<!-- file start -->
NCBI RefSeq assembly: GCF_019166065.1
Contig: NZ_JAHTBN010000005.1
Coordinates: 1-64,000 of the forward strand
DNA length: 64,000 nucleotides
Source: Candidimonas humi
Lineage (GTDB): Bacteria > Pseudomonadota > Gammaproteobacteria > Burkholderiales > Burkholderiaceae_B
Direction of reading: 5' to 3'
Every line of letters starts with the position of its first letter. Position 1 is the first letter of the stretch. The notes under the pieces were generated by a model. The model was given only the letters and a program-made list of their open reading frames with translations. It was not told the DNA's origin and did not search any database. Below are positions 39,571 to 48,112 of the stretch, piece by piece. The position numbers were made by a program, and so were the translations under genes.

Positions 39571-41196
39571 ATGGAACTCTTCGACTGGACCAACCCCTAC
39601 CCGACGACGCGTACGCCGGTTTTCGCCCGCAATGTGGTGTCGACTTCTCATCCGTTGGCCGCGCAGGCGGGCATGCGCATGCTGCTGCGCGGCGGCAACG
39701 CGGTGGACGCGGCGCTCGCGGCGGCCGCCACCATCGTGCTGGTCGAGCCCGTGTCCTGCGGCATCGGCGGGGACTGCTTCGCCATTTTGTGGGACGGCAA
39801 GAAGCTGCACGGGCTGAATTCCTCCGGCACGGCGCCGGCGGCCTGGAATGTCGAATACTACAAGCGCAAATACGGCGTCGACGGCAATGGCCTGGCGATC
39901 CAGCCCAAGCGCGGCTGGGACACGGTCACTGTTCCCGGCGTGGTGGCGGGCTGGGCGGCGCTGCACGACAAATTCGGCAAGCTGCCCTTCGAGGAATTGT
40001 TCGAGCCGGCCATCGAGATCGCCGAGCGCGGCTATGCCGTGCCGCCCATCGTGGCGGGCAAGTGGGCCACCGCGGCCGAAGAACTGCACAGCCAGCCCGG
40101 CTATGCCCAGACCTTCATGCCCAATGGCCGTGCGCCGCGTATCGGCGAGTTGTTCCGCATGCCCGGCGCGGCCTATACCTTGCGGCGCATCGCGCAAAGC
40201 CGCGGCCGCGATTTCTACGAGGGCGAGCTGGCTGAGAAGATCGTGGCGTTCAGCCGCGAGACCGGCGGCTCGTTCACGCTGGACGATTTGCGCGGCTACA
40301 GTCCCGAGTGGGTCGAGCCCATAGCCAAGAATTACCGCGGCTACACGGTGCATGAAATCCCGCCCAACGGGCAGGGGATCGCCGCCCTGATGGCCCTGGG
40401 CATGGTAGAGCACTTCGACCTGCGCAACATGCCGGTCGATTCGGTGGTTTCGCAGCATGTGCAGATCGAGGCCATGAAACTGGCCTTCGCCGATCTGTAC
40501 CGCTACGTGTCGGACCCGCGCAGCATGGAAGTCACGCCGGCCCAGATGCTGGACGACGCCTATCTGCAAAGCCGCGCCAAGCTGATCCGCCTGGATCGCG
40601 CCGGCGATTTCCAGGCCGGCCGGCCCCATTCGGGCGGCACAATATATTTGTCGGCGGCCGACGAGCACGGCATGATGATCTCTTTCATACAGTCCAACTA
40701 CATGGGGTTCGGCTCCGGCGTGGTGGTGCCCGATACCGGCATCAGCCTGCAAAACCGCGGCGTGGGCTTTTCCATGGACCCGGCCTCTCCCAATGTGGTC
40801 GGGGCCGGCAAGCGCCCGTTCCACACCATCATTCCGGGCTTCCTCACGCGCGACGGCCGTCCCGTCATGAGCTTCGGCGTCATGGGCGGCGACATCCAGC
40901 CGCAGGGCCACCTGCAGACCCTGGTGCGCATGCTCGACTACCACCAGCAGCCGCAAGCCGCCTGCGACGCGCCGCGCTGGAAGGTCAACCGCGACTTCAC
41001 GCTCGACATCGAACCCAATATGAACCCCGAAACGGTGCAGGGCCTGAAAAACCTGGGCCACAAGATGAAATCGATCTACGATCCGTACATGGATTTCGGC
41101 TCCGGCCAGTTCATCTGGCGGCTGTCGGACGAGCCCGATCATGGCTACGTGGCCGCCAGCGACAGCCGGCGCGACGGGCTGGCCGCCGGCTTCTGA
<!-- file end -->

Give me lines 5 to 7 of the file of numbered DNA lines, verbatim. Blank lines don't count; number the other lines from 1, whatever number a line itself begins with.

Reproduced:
Source: Candidimonas humi
Lineage (GTDB): Bacteria > Pseudomonadota > Gammaproteobacteria > Burkholderiales > Burkholderiaceae_B
Direction of reading: 5' to 3'